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Almost Yesterday is a glimpse into the rich history of our region. Dr. Frank Nickell takes listeners on a journey to specific moments in time, such as the first radio broadcast on KFVS, the history of Farmington’s Carleton College, and the short-lived safari on a Mississippi River island. A gifted storyteller and local historian, Dr. Nickell’s wit and love for the past are combined with sounds and music that augment his narrative.On Saturday, June 7, 2008, Almost Yesterday received First Place in the "Special Programs" category at the Missouri Broadcasters Association Awards Banquet in Kansas City, Missouri.Almost Yesterday airs every Wednesday at 5:42 and 7:42 a.m. and 5:18 p.m.

Almost Yesterday: The Gads Hill Train Robbery

Clay County, Missouri

It seems like almost yesterday that the first train robbery in Missouri occurred. The date was January 31, 1874 and the location was a small settlement named Gads Hill on the St. Louis and Iron Mountain Railroad, north of present day Piedmont, Missouri. The community consisted of three or four houses, and a combined store, post office and train platform.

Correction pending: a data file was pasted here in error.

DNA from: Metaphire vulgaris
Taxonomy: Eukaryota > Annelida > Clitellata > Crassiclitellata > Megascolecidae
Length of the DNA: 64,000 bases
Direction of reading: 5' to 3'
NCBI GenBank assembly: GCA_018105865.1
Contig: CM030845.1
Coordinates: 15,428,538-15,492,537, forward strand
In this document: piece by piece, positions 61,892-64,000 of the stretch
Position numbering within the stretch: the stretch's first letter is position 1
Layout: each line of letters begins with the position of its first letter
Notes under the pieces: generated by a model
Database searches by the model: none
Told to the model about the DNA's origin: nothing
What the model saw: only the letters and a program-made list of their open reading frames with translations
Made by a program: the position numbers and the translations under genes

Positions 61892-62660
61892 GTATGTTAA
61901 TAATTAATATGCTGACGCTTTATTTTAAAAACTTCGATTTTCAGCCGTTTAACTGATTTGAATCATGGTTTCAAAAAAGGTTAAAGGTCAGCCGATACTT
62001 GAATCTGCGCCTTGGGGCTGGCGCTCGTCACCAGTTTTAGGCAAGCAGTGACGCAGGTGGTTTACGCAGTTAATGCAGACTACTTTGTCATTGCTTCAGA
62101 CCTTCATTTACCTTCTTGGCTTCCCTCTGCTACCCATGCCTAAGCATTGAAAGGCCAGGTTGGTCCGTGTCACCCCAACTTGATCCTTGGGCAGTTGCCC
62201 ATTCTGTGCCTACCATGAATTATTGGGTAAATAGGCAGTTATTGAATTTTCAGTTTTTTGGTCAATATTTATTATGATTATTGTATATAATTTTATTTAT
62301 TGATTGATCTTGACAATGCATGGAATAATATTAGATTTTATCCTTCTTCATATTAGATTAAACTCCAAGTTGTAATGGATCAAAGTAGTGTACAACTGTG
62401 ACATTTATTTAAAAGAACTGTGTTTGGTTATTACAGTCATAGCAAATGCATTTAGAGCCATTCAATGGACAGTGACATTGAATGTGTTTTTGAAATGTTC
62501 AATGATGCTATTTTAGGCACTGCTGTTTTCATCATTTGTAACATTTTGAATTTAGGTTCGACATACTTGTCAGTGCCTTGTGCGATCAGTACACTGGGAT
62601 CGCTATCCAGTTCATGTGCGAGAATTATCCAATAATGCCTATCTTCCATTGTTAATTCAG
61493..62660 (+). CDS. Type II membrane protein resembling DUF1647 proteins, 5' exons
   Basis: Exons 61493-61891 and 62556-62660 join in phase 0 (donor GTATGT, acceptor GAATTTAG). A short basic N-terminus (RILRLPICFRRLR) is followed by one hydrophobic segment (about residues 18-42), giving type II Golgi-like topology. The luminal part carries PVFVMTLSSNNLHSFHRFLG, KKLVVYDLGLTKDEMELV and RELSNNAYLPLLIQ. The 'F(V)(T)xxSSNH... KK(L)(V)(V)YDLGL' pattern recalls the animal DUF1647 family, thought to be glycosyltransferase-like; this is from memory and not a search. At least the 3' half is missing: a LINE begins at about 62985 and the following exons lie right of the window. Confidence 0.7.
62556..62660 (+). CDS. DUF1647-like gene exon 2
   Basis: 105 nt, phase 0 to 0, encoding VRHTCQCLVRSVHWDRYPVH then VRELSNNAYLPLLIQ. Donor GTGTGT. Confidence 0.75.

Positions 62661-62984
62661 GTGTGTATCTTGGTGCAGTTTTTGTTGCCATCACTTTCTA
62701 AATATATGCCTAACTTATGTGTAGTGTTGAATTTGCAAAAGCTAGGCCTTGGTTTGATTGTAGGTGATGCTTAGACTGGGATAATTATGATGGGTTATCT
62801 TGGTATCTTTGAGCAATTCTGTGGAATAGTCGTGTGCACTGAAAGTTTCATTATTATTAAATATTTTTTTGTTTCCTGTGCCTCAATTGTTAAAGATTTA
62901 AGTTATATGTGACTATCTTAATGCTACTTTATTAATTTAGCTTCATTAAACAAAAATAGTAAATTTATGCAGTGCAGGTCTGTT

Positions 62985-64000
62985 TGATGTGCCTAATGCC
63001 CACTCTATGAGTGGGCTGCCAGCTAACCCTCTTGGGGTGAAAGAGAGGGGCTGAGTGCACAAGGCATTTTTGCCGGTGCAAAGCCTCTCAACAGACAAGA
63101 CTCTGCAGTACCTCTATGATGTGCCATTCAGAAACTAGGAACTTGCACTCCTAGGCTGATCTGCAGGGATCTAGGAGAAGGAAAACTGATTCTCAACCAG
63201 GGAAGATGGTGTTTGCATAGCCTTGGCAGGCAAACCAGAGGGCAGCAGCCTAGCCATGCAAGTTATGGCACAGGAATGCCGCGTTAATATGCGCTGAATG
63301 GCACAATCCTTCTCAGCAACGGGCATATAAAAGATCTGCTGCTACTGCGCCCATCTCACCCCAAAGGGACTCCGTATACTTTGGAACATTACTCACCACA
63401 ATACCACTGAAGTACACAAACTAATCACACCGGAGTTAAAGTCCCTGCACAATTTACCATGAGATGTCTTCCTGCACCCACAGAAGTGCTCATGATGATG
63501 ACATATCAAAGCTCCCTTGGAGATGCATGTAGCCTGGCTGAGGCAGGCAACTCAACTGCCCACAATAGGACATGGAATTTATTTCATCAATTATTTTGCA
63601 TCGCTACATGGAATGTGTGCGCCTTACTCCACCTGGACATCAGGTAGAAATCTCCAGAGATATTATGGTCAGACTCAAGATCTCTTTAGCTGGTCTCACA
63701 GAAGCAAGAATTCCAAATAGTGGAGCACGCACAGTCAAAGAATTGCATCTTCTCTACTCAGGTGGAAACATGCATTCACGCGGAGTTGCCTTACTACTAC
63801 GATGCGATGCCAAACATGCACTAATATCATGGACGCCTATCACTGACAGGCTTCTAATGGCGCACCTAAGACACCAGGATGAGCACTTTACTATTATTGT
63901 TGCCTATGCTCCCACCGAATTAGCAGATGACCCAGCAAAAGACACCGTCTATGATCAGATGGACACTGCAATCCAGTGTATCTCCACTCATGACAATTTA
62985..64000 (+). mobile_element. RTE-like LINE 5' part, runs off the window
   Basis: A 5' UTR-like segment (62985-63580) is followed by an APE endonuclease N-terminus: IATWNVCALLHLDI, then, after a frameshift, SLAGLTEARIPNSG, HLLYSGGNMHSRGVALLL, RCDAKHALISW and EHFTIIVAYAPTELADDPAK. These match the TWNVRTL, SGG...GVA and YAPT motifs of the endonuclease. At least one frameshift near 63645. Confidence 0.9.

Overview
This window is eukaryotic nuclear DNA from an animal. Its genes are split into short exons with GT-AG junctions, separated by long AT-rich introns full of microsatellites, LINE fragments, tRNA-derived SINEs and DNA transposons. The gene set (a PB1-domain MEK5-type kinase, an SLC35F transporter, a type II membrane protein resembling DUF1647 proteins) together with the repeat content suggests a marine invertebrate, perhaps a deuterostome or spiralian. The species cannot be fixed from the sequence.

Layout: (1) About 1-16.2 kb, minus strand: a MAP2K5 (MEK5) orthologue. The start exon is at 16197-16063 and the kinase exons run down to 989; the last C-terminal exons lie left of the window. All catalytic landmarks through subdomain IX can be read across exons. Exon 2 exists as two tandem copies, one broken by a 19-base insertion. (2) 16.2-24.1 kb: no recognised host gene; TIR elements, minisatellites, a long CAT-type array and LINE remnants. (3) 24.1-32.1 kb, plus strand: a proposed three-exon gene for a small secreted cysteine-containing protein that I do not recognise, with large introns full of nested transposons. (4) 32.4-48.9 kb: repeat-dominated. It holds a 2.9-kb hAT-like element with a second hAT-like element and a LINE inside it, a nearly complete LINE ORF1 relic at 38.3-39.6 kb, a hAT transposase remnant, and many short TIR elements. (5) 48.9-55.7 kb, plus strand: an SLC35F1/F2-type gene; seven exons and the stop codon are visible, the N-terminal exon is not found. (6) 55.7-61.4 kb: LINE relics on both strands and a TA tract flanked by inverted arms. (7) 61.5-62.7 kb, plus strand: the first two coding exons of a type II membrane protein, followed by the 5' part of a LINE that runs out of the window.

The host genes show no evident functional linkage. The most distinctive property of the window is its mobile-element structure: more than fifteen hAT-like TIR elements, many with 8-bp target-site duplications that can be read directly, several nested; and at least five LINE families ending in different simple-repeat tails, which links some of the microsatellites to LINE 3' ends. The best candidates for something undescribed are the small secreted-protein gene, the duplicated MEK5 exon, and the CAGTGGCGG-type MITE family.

Obviously, the founder of the town, George Creath, had a literary background as “Gad’s Hill” figured prominently in Shakespeare’s King Henry IV, and Charles Dickens’ summer home in
Kent, England was named “Gad’s Hill place.”

It was a cold January afternoon in 1874 when five masked men rode into Gads Hill, Missouri, and at gun point gathered the town’s residents in the store, robbed the store keeper, and waited for the 4:00 o’clock train. This armed group included Frank and Jesse James, two of the younger brothers, and perhaps a man named Arthur McCoy.

When the train arrived at the platform, almost one hour late, the outlaws scrambled aboard, brandishing revolvers and double barreled shot guns, and proceeded to rob the safe, and then the train’s passengers. One of the masked men announced they wanted the money of only the “Yankees,” and the “rich” – ladies and workingmen would be spared.

Legend has it that the bandits forced men to show their hands: and men with soft hands were robbed, while men with calloused hands were not. A member of the gang left a prepared press release describing the event so the newspapers could get the details correct.

Members of the gang were polite, bowing to the ladies and patting young children. Here, in the small town of Gads Hill, Missouri, on a cold day in January of 1874, enduring legends were born.

It seems like almost yesterday.

Frank Nickell is a retired history professor at Southeast Missouri State University.
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